The Barnes County Commission began forming a hiring committee that will review the applications for the vacant seat of county auditor and has set an Oct. 15 deadline for applicants to serve as the fifth member of the Barnes County Water Resource District Board.
County State’s Attorney Lee Grossman said at Tuesday’s commission meeting, he has received eight applications for the auditor position.
Grossman, a committee member, will join County Commissioners Eldred Knutson and committee chairman Phil Leitner in weeding through the potential auditors and recommending a few candidates to the full commission. County Tax Director Betty Koslovski was also named as a possible committee member.
Commissioner Leitner also serves as the County Auditor’s Office portfolio holder, and said the committee will review applications prior to the commission’s next meeting on Oct. 16.
“The committee will meet and look over the applications and decide the next steps,” Leitner said. “Maybe not have firm timeline, but we’ll have a general timeline and go from there. We’ll report on the 16th and let you know where we’re at.”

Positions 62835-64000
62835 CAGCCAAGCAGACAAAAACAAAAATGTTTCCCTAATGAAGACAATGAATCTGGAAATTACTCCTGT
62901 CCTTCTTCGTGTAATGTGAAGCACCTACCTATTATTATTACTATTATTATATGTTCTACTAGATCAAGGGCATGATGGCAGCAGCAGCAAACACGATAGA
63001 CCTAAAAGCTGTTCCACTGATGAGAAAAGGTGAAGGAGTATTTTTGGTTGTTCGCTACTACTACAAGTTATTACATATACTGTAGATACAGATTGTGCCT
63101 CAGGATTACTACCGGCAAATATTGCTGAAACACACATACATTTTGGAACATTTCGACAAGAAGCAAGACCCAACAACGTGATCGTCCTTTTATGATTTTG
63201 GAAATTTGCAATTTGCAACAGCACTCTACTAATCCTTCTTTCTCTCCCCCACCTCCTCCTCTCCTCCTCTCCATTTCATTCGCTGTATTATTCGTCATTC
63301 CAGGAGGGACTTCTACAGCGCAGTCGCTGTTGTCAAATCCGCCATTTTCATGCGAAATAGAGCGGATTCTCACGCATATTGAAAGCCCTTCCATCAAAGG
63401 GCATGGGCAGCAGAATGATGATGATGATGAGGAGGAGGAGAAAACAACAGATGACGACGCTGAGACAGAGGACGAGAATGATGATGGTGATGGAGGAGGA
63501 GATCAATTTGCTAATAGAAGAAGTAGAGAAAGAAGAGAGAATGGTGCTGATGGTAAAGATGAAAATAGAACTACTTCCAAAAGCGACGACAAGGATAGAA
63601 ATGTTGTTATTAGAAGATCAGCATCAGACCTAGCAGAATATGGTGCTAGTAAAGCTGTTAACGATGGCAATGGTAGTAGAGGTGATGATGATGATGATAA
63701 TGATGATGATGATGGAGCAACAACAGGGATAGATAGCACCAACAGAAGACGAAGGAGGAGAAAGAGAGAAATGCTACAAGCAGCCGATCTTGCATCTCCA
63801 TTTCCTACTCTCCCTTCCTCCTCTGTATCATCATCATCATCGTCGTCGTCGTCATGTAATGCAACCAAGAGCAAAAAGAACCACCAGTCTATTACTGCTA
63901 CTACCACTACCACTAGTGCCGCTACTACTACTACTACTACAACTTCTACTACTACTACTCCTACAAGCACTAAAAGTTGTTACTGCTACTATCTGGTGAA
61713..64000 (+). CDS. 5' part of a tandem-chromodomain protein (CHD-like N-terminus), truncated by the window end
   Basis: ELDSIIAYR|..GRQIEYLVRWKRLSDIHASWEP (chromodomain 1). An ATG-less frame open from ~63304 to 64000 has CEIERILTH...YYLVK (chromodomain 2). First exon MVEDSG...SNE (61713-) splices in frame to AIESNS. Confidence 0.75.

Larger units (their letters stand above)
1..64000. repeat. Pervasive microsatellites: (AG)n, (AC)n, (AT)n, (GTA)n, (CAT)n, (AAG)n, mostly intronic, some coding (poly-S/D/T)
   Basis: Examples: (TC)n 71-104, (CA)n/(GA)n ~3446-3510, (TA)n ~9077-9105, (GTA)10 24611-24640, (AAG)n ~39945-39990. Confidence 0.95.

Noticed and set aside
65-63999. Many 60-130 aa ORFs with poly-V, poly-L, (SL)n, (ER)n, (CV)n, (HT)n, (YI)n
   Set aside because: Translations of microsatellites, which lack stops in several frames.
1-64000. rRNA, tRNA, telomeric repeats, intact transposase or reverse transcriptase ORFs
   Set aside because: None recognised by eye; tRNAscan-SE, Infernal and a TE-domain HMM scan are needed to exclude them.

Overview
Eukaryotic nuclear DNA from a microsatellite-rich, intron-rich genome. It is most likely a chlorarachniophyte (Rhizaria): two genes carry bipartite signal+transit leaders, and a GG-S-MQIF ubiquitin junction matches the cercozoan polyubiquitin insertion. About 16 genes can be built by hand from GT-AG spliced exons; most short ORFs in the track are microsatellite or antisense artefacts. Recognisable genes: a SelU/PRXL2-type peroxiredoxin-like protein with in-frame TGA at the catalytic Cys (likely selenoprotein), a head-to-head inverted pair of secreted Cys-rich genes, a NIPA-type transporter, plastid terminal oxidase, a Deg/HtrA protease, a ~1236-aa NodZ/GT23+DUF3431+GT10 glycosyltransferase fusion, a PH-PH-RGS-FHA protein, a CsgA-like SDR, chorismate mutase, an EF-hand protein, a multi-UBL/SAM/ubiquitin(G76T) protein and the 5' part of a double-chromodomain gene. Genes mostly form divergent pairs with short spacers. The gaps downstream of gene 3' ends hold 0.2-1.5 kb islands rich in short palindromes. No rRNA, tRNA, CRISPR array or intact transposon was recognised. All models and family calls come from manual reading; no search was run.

For the water board, only Ken Evenson has officially thrown his hat in the ring to be added to the board by the county commission. Evenson is a former Valley City City Commissioner seeking to replace former water board member Duane Lettenmaier. Lettenmaier was removed from the board by the commission for using water board funds for a project that benefited him as a private land owner.
Commissioner Rodger Berntson said the commission should have put a deadline on the application period earlier.
“We just opened up for applicants without any date, which I feel was a mistake,” Berntson said. “No disrespect to Ken, but just because he’s the first one to apply I don’t think we can say ‘fine, we got one.’”
The water board usually meets on the second Monday of the month, but will not meet for October due to harvest season.
The commission will appoint the new board member on Oct. 16 at the same meeting the auditor committee will give its report.
Former County Auditor Ed McGough sent a letter of resignation in July and served his last formal day in office on Aug. 8, although he has helped out the office on a few occasions. After 26 years as auditor, McGough told the Times-Record health problems were keeping him from fulfilling the duties of the office.
County auditor is an elected position, but the commission felt there was not enough time for candidates to get enough signatures to get on the ballot. Grossman said the position was clearly advertised as a two-year position with the possibility of re-election.
Commissioner Cindy Schwehr said the county auditor is the “go-to person” for the county.
“Yes, we work with the auditor, but some of our department heads work with him every single day,” Schwehr said. “It’s an important office here. They’re all important, but that seems to be the one that the public goes to the most. It’s kind of the hub for the county.”